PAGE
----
On Tuesday, West Bengal Governor Jagdeep Dhankhar drew widespread condemnation over his tweet referring to a table, apparently used by Lord Curzon to sign papers pertaining to the Partition of Bengal in 1905, as “iconic”. Dhankhar later deleted the tweet.
Lord Curzon, India’s Viceroy between 1899 and 1905, was one of the most controversial and consequential holders of that post. The partition of the undivided Bengal Presidency in 1905 was one of Curzon’s most criticised moves, which triggered widespread opposition not only in Bengal but across India, and gave impetus to the freedom movement.
Curzon, in 1901, had famously said, “As long as we rule India we are the greatest power in the world. If we lose it, we shall drop straightaway to a third-rate power.”
Who was Lord Curzon?
Born in 1859 into British nobility, Curzon was educated at the elite Eton College school and attended Oxford. In 1891, he became Under-Secretary of State for India (the deputy minister in the British cabinet responsible for India). He became the youngest Viceroy of India in 1899 at age 39, and remained in office until his resignation in 1905.
Curzon was deeply racist, and convinced of Britain’s “civilising mission” in India. In 1901, he described Indians as having “extraordinary inferiority in character, honesty and capacity”. He said, “It is often said why not make some prominent native a member of the Viceroy’s Executive Council? The answer is that in the whole continent there is not an Indian fit for the post.”
Expectedly, the Viceroy was intolerant of Indian political aspirations. In a letter to the British Secretary of State in 1900, Curzon wrote, “(The Indian National) Congress is tottering to its fall, and one of my greatest ambitions while in India is to assist it to a peaceful demise.”
What was Curzon’s role in the partition of Bengal?
In July 1905, Curzon announced the partition of the undivided Bengal Presidency. The Presidency was the most populous province in India, with around 8 crore people, and comprised the present-day states of West Bengal, Bihar, parts of Chhattisgarh, Odisha, and Assam, as well as today’s Bangladesh.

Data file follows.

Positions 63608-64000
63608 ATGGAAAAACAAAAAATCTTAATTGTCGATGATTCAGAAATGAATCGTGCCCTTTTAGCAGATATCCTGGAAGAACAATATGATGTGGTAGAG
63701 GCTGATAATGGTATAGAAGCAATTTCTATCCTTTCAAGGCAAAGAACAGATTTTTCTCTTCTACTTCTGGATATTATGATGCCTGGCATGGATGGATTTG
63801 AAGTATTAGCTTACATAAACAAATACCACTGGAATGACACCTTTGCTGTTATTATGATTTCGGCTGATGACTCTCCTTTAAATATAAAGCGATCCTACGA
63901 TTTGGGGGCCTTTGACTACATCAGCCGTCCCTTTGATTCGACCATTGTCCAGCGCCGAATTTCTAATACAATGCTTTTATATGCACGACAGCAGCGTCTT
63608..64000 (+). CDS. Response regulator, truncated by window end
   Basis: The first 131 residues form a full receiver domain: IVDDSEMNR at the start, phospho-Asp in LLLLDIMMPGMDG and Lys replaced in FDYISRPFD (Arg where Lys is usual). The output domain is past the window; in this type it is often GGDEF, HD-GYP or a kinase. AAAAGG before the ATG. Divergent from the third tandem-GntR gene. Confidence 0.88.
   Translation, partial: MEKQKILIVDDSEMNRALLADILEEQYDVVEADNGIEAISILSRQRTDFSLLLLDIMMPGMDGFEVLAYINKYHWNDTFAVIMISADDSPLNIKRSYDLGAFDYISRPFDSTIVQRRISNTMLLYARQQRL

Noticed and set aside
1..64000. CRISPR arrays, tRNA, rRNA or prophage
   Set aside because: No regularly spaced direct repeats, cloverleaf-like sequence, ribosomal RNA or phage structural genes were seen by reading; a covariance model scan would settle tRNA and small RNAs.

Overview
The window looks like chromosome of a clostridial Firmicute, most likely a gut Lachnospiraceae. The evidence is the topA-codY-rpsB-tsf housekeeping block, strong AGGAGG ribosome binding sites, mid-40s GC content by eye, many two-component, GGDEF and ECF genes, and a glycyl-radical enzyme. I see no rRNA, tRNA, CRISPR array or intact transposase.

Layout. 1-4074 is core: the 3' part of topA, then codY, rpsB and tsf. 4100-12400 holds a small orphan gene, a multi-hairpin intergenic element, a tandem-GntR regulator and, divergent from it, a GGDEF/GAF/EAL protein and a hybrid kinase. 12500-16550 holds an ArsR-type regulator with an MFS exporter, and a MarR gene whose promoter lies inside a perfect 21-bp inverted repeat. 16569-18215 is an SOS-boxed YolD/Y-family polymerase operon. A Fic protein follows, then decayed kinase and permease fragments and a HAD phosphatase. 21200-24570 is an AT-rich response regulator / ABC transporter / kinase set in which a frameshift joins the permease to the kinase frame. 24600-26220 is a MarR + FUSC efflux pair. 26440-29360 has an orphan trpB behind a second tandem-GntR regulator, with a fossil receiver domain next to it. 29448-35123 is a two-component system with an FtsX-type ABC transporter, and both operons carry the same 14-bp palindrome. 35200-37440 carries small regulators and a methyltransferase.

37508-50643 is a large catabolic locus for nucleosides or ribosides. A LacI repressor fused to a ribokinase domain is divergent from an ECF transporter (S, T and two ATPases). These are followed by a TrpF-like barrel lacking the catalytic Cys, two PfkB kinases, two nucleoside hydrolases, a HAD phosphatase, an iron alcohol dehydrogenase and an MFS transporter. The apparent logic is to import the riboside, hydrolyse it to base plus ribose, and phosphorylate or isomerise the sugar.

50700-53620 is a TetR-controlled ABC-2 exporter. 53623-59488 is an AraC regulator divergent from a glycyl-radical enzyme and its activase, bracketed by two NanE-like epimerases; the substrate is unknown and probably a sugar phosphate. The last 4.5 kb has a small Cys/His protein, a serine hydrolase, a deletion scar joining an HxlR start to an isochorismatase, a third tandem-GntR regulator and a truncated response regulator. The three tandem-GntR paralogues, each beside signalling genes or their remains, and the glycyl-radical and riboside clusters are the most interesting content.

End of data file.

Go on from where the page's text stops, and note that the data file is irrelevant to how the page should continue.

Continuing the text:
A new province of East Bengal and Assam was announced, with a population of 3.1 crore, and a Muslim-Hindu ratio of 3:2. Bengal, the western province, was overwhelmingly Hindu. While the move was ostensibly aimed at making the administration of the large region easier, Curzon’s real intentions were far less benign.
He recorded in a letter: “The Bengalis like to think of themselves as a nation… If we are weak enough to yield to their clamour now we shall not be able to dismember or reduce Bengal again, and you will be cementing and solidifying on the eastern flank of India a force almost formidable, and certain to be an increasing trouble in the future.”
What happened after the partition was announced?
The partition provoked great resentment and hostility in Bengal. It was clear to the Bengal Congress and patriotic Indians in both Bengal and elsewhere that Curzon’s motive was to crush the increasingly loud political voices of the literate class in the province, and to provoke religious strife and opposition against them. But the protests against the partition did not remain confined to this class alone.
A campaign to boycott British goods, especially textiles, and promote swadeshi began. There were marches and demonstrations with the protesters singing Bande Mataram to underline their patriotism and challenge the colonialists. Samitis emerged throughout Bengal, with several thousand volunteers.
Rabindranath Tagore led the marches at many places, and composed many patriotic songs, most famously ‘Amar Sonar Bangla’ (My Golden Bengal), which is now the national anthem of Bangladesh. The message of patriotism and Bengali nationalism was showcased in Jatras, or popular theatre.
What impact did the protests have?
Curzon left for Britain in 1905, but the agitation continued for many years. Partition was finally reversed in 1911 by Lord Hardinge in the face of unrelenting opposition.
The Swadeshi movement, which had grown significantly during the agitation, later reached nationwide proportions. The partition of Bengal and the highhanded behaviour of Curzon fired the national movement and the Congress.
In ‘Lion and the Tiger : The Rise and Fall of the British Raj, 1600-1947’, Denis Judd wrote: “Curzon had hoped… to bind India permanently to the Raj. Ironically, his partition of Bengal, and the bitter controversy that followed, did much to revitalize Congress. Curzon, typically, had dismissed the Congress in 1900 as ‘tottering to its fall’. But he left India with Congress more active and effective than at any time in its history.”
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